Skip to content

Entrepreneur can't get Batchewana First Nation, PUC on board with massive cannabis grow-op project

Albert Sewell serves notice of litigation to PUC after being refused power to planned 30,000 square-foot cultivation facility; moratorium on cannabis still in place on Batchewana territory
050318-cannabis-marijuana-weed-pot-home grow-AdobeStock_85696175
Stock photo

Albert Sewell is facing some challenges in establishing his multi-million dollar, 30,000 square-foot commercial cannabis cultivation facility on the western edge of Rankin reserve.  

The operation, known as Mashkiki Biopharm, will be located at the eastern-most end of Third Line East, on Sewell’s 10-acre parcel of property situated on Batchewana First Nation territory. He anticipates that up to 100 jobs could be created once the indoor cultivation facility is fully operational. Construction on the project could start as early as the beginning of April, according to documents supplied to SooToday earlier this week.  

But there’s a problem: Batchewana First Nation placed a moratorium on the cultivation, distribution and sale of cannabis products via band council resolution in November 2018, citing significant issues raised for the health and well-being of the community as a whole. In addition to that, PUC won’t run power to the site without the consent of the First Nation.    

Robert MacRae, the Sault-based lawyer representing Sewell, tells SooToday that he’s hopeful that both Sewell and Batchewana leadership can sit down and talk in the immediate future to talk about the business venture, which has a long-term goal of supplying Health Canada-regulated dried-flower cannabis and cannabis oils to First Nations and provincial wholesale bodies.   

“It’s licenced, it’s legal, it’s expensive. He’s got well over a million dollars in plans, [an] engineer working. There’s a well put in at this site. This isn’t Mickey Mouse,” MacRae said.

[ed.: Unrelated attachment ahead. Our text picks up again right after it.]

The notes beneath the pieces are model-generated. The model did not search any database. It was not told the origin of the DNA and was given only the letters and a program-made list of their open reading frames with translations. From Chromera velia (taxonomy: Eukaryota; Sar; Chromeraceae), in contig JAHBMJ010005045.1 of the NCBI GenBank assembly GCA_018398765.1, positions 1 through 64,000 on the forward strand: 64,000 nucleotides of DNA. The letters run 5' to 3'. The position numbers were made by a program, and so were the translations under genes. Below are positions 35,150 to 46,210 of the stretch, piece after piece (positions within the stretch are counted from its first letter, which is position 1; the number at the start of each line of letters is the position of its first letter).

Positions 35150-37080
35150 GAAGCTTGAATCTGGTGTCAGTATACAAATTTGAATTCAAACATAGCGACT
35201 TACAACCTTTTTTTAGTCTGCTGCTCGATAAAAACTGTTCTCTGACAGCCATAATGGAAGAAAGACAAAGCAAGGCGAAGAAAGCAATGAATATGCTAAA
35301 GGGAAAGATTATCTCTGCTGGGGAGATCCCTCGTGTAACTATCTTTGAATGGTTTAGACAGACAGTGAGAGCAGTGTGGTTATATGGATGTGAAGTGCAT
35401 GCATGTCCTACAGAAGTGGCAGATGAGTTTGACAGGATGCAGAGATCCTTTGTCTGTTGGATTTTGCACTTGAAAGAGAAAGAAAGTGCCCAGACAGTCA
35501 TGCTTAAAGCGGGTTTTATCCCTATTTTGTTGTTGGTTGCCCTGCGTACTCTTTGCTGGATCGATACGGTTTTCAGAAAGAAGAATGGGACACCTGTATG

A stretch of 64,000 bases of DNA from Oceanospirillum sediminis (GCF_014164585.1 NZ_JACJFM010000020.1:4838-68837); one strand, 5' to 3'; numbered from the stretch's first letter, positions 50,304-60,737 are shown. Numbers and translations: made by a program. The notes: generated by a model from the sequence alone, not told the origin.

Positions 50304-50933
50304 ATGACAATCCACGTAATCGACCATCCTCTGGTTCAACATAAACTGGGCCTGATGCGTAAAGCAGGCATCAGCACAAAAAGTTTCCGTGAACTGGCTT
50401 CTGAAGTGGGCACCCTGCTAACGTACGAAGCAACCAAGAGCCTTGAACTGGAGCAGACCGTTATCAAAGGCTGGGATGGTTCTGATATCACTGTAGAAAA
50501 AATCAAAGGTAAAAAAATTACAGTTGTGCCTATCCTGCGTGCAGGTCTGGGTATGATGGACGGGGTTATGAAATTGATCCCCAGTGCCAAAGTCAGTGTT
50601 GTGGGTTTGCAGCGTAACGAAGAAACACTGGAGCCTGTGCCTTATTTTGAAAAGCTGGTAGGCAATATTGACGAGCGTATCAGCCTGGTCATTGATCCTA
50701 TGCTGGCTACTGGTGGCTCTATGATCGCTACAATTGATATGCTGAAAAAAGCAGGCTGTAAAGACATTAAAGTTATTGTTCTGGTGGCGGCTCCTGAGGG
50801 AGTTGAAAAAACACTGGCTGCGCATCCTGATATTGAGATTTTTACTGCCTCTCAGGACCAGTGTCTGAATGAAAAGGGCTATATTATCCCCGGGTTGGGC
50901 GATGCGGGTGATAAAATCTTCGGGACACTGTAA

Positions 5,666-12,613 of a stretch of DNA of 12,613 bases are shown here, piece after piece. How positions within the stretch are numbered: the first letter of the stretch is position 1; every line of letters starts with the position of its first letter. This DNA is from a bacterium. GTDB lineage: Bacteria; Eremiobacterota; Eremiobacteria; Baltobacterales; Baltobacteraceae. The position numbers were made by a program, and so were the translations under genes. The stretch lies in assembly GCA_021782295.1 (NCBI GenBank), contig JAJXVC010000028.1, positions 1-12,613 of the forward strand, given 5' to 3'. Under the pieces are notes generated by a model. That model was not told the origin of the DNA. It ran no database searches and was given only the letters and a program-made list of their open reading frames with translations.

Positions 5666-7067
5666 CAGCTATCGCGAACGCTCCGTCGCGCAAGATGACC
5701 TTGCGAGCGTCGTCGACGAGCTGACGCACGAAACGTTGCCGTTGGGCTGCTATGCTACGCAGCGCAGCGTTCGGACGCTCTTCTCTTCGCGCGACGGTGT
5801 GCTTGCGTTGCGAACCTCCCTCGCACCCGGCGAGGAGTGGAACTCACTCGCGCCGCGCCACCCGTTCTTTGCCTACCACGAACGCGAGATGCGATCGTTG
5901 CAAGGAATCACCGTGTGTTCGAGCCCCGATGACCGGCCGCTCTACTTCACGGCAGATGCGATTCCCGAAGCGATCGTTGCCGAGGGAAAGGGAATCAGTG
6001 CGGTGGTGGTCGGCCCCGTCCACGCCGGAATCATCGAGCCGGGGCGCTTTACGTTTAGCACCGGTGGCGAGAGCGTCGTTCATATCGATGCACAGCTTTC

PUC, meanwhile, was served with a notice of litigation from Sewell last week. 

MacRae says PUC provided his client with a $1-million contract to run power down Third Line East to his to the edge of the on-reserve property. Sewell gave them half of the money up front as a deposit. 

“They took it, they started, and then they came back and they said, ‘oh by the way, we need the approval from chief and council before we can run the power to the First Nation.’ And our position was no, you’re just running it to the border of the First Nation. When it comes on to the First Nation, that’s a First Nation internal issue. They can deal with it, but you run power to the edge,” said MacRae. “And they said no, they wouldn’t do it.” 

But PUC tells SooToday that it’s adhering to an agreement struck with Batchewana First Nation that’s been in place for nearly three decades. The $1-million contract to run power to Sewell's property was contigent upon consent from the First Nation, and PUC says that when consent was not provided, the half-a-million dollar deposit was returned to Sewell with interest. 

“Whenever PUC Distribution receives a new request to provide an electrical connection on land that is located on Batchewana First Nation, we must first receive the First Nations’ consent before we perform any work,” said PUC spokesperson Jairus Patterson, in an email to SooToday Tuesday. “Back in the early 1990s Batchewana First Nation requested that we receive its consent before performing any new electrical connections on its land. We respect the request that the First Nation made nearly 30 years ago, and we continue to do so.”

“Mr. Sewell and his representatives have to date been unable to provide consent from the First Nation. Until we are provided that consent, we will not be able to perform any work on the Reserve for Mr. Sewell. Given the fact that Mr. Sewell has indicated an intent to pursue litigation, PUC Distribution will not be providing any further comment.” 

MacRae says Sewell is now exploring alternative means of powering the cannabis cultivation facility.  

“Now what we’re going to do is go either with diesel power or with a co-gen from the natural gas. Incredibly expensive - the generator is going to be over a million dollars,” he said. “The million dollars that would’ve brought power to the limit of the reserve is now going to go into generators. So it’s not going to stop the project, but it makes it very expensive and it makes it very complicated, and so Albert’s just saying, I’m not going to put up with this anymore. I’m trying to get these jobs started.”

Batchewana First Nation chief and council declined to comment on the matter, but supplied SooToday with a copy of the band council resolution banning the cultivation and sale of cannabis within its territory.